On September 14th, I called US Airways and signed up for their Trial Preferred program. While their Grand Slam promotion certainly led me to wait until 9/14 to make the call, the truth is that my decision wasn’t all about getting a “hit” in the Grand Slam. If you’ve been reading, you know that I’ve been debating some kind of move from United to US Airways for a while. On the face of it, I know that seems a little bit questionable, but the truth is that I find myself on more US flights than UA flights, I’m primarily a domestic US traveler, and further, I’m primarily an east coast traveler. Top that off with the fact that I’m a 15 minute cab ride to/from DCA on a busy day, and I think you can see where I’m heading with this. For me, US Airways, warts and all, makes sense.
For sure, I could continue to fly US and credit my miles to United, and there may be some circumstances where I do just that. But I can no longer ignore the compelling option that US Airways has become for someone who lives so close to DCA and flies up and down the east coast a lot. I appreciate early boarding afforded a Star Alliance Gold traveling on US, but I could be sitting in First Class. OK, stop laughing. I know US domestic first isn’t all that fabulous, but if it’s complimentary, why not take it?!?! Obviously, it’s about more than first class upgrades to US Airways’ not quite more than average domestic first product. Simply put, I think that the airline I spend the most time on is the one where I should hold status. And starting September 14th, that’s exactly what I’m going to do.
There are 3 options for trial preferred, Silver for $200 dollars, Gold for $400 dollars, and Platinum for $600 dollars. Given that I’m Premier Executive (Star Gold) at United, I considered the Gold trial option, but ultimately opted for Silver. In addition to being $200 dollars cheaper, it gives me the benefits I care about most, comp upgrades, early boarding (although I already have that through the US MasterCard), and waived fees for up to 2 checked bags. Then there’s the added benefit of if I actually fly the amount of miles and/or segments that qualify for Gold Preferred, US will elevate me to that status. In short, the Silver Preferred trial seemed to offer the most bang for my buck, so that’s what I went with.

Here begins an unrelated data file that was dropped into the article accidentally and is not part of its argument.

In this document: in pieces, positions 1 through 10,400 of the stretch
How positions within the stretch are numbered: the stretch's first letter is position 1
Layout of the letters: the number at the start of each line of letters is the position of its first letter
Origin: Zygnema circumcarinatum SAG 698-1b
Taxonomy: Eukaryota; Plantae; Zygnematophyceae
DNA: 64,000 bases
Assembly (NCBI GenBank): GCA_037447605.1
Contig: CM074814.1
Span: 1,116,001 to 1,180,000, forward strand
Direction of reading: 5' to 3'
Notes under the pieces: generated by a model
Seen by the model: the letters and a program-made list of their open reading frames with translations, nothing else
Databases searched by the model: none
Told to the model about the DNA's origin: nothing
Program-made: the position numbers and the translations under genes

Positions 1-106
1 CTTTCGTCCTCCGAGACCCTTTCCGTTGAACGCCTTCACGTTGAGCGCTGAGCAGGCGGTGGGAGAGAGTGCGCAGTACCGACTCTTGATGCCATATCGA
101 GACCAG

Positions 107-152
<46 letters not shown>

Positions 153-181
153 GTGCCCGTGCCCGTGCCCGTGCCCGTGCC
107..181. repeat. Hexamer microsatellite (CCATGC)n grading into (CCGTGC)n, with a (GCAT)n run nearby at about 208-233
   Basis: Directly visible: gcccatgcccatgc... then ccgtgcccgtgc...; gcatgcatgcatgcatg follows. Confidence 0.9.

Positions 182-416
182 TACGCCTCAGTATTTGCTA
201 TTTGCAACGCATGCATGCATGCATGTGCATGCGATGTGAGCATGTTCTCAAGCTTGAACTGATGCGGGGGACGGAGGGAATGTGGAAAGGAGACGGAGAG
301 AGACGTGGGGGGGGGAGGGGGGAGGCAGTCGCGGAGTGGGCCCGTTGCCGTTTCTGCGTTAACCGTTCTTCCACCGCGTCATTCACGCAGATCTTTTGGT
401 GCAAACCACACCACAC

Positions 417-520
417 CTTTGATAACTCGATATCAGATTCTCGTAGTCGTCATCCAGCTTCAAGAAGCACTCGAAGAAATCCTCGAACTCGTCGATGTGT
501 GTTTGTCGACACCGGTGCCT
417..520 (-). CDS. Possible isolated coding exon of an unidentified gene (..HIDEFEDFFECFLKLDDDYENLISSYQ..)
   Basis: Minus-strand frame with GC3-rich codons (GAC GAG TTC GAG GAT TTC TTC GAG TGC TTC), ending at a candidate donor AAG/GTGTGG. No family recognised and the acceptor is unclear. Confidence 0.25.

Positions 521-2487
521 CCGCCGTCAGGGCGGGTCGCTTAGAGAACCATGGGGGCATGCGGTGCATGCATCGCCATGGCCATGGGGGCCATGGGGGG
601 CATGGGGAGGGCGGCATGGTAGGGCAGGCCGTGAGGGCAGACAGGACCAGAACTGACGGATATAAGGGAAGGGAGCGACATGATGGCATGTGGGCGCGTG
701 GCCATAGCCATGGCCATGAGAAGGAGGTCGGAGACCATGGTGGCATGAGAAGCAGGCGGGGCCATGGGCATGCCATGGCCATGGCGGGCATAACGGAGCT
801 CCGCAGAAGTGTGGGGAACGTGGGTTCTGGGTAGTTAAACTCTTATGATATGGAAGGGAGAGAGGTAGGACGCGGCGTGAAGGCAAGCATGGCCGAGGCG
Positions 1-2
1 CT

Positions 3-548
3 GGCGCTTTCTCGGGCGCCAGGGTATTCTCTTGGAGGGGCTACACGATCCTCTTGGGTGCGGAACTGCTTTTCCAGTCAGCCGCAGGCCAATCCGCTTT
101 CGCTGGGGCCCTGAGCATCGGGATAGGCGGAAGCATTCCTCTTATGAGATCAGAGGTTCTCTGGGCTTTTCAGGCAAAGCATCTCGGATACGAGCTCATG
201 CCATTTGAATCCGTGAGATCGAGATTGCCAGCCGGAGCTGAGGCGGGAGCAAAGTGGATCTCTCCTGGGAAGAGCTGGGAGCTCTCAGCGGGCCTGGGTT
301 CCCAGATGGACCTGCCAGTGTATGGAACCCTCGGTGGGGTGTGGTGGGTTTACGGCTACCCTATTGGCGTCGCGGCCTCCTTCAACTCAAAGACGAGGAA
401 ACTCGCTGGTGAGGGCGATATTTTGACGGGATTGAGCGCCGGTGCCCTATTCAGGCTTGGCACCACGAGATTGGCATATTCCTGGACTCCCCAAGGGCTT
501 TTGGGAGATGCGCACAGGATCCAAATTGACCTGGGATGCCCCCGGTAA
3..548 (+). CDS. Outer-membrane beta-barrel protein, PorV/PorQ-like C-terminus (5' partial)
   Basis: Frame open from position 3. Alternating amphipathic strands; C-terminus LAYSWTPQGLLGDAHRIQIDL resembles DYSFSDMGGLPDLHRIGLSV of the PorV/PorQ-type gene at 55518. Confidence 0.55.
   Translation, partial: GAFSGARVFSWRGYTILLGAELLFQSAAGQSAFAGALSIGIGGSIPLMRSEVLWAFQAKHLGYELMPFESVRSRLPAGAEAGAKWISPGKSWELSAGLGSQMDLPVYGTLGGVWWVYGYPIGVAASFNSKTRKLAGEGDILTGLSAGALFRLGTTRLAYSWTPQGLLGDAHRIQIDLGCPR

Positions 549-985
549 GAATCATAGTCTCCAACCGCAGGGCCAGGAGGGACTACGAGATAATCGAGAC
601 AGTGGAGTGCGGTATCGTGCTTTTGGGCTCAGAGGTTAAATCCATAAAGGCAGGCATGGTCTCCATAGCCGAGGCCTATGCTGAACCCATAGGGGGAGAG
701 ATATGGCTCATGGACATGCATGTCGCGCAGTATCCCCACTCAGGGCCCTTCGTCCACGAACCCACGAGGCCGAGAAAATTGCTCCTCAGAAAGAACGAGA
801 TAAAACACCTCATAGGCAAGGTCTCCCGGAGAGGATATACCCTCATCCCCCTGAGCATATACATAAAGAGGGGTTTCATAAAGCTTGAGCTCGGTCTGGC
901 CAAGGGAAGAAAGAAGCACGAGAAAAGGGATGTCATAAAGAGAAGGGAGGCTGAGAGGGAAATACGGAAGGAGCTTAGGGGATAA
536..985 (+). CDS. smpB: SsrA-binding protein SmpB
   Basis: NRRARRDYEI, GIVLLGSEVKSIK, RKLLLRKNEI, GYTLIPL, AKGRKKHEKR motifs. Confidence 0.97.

Getting registered for the trial was pretty seamless. I called the number on the Trial Preferred page. The first rep I was connected to stated that she would transfer me to an agent who could assist me, and that agent was reasonably knowledgeable about the program and had me registered in a few minutes. She also took the time to go through the terms and conditions with me, and also gave me the Silver Preferred 800 reservations number for my use during the trial. By the end of the phone call, my Dividend Miles status was reflected on usairways.com. While I was immediately able to “see” preferred and exit row seats on usairways.com, it took about 36 hours for me to actually be able to successfully select those seats online. In one case, I called the Silver Preferred number, and the agent was able to place me in the exit row seats I was looking for. For another reservation, I decided to wait and see if the seat maps would eventually work for me, and as mentioned, after about 36 hours, I was able to grab those seats on my own. I can only assume that it takes about that much time for your new preferred status to propagate through US Airways’ various IT systems.
So there you have it. I’m “Trial Preferred” Silver at US Airways, and I earned a hit in the Grand Slam promotion. I’ll keep you posted on how things go from here.